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A Character

         
      With a half-glance upon the sky
      At night he said, ‘The wanderings
      Of this most intricate Universe
      Teach me the nothingness of things.’
      Yet could not all creation pierce
      Beyond the bottom of his eye.

      He spake of beauty: that the dull
      Saw no divinity in grass,
      Life in dead stones, or spirit in air;
      Then looking as ’twere in a glass,
      He smooth’d his chin and sleek’d his hair,
      And said the earth was beautiful.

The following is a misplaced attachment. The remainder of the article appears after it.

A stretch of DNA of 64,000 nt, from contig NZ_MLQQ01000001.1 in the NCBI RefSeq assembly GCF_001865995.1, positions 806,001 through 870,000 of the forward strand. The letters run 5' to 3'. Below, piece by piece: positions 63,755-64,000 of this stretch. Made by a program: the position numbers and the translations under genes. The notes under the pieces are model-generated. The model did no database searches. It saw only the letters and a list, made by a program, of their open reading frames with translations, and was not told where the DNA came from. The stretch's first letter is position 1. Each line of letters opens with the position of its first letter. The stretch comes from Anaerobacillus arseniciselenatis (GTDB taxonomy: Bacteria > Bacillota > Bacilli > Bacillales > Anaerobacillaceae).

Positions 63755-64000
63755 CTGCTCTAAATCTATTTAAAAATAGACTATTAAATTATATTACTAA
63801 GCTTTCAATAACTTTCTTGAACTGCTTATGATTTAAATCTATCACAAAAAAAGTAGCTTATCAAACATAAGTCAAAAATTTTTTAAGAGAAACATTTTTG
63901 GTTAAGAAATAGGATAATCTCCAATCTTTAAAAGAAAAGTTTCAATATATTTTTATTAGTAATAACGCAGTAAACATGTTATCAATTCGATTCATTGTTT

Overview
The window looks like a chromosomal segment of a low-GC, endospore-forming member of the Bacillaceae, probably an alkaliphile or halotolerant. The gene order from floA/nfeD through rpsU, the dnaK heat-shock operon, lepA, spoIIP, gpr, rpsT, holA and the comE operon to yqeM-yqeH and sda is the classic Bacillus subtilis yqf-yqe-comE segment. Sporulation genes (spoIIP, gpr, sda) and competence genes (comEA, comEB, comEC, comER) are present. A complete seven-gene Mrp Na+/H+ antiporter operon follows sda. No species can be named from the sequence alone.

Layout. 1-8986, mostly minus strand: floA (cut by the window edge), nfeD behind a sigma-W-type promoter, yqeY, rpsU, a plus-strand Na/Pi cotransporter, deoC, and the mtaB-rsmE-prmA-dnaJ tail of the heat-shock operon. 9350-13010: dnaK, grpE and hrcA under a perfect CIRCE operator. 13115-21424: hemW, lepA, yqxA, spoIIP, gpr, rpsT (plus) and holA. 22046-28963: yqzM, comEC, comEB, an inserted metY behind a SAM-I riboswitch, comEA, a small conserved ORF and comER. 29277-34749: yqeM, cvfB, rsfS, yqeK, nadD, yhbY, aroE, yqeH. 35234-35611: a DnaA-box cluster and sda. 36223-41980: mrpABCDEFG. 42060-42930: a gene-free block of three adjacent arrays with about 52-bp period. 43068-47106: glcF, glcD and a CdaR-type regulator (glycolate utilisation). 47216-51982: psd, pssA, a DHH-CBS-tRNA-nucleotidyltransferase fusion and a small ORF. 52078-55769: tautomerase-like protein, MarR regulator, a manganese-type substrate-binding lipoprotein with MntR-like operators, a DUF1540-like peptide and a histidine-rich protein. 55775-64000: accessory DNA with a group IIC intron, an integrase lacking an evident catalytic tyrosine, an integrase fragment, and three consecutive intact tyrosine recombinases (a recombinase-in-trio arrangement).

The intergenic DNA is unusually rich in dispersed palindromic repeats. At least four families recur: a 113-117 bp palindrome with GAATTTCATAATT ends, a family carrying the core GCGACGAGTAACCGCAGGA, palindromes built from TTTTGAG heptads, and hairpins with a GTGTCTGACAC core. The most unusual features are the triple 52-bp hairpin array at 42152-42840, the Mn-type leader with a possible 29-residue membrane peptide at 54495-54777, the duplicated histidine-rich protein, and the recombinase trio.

He spake of virtue: not the gods
      More purely, when they wish to charm
      Pallas and Juno sitting by:
      And with a sweeping of the arm,
      And a lack-lustre dead-blue eye,
      Devolved his rounded periods.

      Most delicately hour by hour
      He canvass’d human mysteries,
      And trod on silk, as if the winds
      Blew his own praises in his eyes,
      And stood aloof from other minds
      In impotence of fancied power.

      With lips depress’d as he were meek,
      Himself unto himself he sold:
      Upon himself himself did feed:
      Quiet, dispassionate, and cold,
      And other than his form of creed,
      With chisell'd features clear and sleek.
       


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